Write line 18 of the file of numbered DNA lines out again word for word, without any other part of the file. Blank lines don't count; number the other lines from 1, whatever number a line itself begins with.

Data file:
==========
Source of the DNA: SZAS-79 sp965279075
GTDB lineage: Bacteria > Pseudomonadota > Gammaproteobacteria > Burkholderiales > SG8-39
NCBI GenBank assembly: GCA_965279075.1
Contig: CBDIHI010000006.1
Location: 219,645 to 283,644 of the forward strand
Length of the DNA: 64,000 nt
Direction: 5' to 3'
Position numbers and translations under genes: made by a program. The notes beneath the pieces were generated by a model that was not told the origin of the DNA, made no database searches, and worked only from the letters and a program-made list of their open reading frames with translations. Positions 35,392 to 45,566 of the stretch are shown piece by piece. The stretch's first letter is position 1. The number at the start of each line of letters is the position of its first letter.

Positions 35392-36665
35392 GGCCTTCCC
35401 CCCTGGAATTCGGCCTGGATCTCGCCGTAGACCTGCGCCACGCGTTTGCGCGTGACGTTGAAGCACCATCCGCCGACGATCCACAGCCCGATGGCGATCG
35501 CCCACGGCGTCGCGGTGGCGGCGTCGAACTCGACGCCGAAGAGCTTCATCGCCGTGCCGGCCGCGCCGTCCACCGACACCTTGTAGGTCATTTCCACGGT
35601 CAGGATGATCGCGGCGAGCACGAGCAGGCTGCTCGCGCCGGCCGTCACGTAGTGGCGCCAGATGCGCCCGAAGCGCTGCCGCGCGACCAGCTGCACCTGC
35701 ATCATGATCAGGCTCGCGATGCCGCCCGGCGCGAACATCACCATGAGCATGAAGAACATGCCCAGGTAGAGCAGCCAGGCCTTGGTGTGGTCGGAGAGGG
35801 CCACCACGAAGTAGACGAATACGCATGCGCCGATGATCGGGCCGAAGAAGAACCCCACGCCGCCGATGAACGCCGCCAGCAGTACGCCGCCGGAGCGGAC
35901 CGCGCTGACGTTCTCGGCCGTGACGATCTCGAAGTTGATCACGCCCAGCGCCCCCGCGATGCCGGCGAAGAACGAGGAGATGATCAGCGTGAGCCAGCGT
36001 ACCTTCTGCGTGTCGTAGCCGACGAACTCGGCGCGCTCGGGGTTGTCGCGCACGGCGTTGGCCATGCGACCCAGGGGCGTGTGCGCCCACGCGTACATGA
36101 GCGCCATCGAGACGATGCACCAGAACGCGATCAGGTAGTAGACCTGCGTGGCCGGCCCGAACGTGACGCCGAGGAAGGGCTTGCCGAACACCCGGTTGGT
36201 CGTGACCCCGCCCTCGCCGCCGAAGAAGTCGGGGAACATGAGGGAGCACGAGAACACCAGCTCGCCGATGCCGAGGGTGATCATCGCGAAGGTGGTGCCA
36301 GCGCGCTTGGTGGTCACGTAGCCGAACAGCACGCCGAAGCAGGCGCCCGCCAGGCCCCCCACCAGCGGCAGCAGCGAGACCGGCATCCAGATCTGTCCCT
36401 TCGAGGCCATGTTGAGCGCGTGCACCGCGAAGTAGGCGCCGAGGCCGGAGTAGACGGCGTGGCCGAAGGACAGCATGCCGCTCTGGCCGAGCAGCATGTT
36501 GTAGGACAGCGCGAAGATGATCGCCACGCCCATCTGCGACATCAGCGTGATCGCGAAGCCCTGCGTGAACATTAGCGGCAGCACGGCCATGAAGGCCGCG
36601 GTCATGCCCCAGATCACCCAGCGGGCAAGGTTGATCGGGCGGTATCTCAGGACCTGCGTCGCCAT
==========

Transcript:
36101 GCGCCATCGAGACGATGCACCAGAACGCGATCAGGTAGTAGACCTGCGTGGCCGGCCCGAACGTGACGCCGAGGAAGGGCTTGCCGAACACCCGGTTGGT